I have always been curious about the practice of making a 3 gallon wort and then topping it off with water to make 5 gallons to ferment. I might be doing it wrong, but I add my cold, filtered water into my primary and then add the chilled wort into that. I have always been curious why this is done this way, it seems like regular filtered tap water, might effect the taste or worse yet add unwanted bacteria into the mixture. Am I doing this wrong, or why is this not a concern?

  • I always buy 6 gallon water jugs from the store every time I brew to avoid these problems with the taste of tap water and bacteria. Commented Oct 7, 2013 at 21:33

3 Answers 3


Bacteria typically isn't an issue as there shouldn't be anything terribly nasty in your tap water, and once the yeast take off they tend to take over. That said, I know a lot of people use bottled spring water instead of their tap water, due to taste issues.

I think one of the big reasons for brewing smaller amounts and topping off with water is due to equipment. People are more likely to buy kits if they can brew them on their stove with a stock pot they already have rather than having to invest in a full 10G pot which they may not be able to bring to a boil on their stove, or which they can't cool in their sink.


I buy two gallons of distilled water at the store and freeze it. When it's time cut it open and put the ice in the primary and poor the wort over it. Thats how I chill the wort down before pitching the yeast.

This one might be of interest Ice the wort for fast cooling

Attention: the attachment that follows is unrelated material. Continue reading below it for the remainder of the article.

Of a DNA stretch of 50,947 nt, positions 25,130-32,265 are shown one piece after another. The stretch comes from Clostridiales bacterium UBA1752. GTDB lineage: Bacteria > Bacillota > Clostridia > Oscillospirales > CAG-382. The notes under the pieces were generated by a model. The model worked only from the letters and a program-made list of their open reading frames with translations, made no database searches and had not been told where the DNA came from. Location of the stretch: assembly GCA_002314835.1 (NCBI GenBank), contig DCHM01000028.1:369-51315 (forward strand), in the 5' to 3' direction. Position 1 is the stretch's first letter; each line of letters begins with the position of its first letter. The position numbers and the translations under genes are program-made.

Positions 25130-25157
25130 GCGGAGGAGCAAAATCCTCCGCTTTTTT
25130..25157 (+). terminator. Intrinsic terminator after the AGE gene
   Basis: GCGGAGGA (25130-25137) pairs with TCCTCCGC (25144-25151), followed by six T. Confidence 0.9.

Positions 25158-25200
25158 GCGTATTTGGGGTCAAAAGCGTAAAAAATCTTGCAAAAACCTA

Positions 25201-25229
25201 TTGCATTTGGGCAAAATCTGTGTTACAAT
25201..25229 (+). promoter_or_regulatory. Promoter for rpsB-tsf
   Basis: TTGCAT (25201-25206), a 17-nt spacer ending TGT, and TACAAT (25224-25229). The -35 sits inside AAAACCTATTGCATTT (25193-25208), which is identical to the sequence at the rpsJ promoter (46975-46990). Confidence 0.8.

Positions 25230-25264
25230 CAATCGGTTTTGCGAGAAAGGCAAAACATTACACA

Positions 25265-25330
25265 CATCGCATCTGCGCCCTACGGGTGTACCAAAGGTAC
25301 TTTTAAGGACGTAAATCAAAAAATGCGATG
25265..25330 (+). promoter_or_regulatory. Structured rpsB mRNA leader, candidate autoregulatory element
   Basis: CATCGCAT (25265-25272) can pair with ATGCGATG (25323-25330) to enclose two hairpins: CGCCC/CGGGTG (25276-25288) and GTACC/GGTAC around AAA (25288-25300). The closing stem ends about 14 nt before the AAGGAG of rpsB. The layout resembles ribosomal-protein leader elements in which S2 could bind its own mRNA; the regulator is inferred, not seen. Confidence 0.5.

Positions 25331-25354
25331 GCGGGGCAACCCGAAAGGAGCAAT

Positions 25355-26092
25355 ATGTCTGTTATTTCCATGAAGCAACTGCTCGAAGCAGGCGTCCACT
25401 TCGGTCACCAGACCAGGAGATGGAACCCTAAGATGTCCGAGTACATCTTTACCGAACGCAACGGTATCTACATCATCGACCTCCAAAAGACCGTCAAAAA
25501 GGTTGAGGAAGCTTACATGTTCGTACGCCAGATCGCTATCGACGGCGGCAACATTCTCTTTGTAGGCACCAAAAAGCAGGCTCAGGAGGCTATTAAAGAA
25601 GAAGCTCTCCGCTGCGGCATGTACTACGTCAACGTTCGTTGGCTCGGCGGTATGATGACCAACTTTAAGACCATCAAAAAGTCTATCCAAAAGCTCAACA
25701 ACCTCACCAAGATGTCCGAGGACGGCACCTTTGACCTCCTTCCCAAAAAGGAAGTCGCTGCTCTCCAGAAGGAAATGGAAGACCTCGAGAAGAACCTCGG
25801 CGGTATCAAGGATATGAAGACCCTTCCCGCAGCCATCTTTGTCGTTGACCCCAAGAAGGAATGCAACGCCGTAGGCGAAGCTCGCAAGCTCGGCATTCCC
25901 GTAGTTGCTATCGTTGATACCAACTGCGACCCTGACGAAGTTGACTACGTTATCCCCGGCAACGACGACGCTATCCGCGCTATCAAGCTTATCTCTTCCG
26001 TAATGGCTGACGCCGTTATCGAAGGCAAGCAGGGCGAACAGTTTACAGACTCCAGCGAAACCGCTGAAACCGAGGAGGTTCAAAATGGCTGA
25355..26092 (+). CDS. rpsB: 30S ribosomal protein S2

• Hey this is a great idea. Commented Oct 7, 2013 at 21:34

I wouldn't use tap water, personally, but I know people who do and they don't seem to have an issue.

Although bacteria is a concern - the bigger issue is chlorine. You can solve that problem by just leaving the water uncovered overnight. The chlorine will dissipate naturally and you're good to go.

However, if it's only 2 gallons that you're adding, why not just boil that amount the night before so it has time to cool and use that? Marginally more work but you won't have to worry about bacteria OR chlorine that way.

  • 1
    If the water contains chloramine, neither of those solutions will work. You will need to either filter it or use a campden tablet to remove the chloramine.
    – Denny Conn
    Commented Oct 4, 2013 at 17:35
  • this is true. i've heard you can put the water in a white container (bottling bucket or something) and if it has a greenish tint, it contains chloramine. not very scientific, and I've never tried it, but...that's the word on the street. Maybe for all the trouble, it worth it to buy two gallon bottles of water :) ...or just do a full boil!
    – dax
    Commented Oct 4, 2013 at 17:39
  • Campden is fast, cheap, and easy to use and works equally well on both chlorine and chloramine. It's really easier than boiling, and more certain than just letting the water sit.
    – Denny Conn
    Commented Oct 4, 2013 at 19:02
  • Would a Brita filter take it out? And how long do you let the water sit after adding the Campden tablet?
    – anton2g
    Commented Oct 4, 2013 at 19:26
  • 1
    No personal experience with a Brita filter, so I'll skip that one. with campden, you crush the tab into a powder. Use 1 tab per 20 gal. of water. Stir it in and within seconds the chlorine/chloramine is removed.
    – Denny Conn
    Commented Oct 4, 2013 at 20:32

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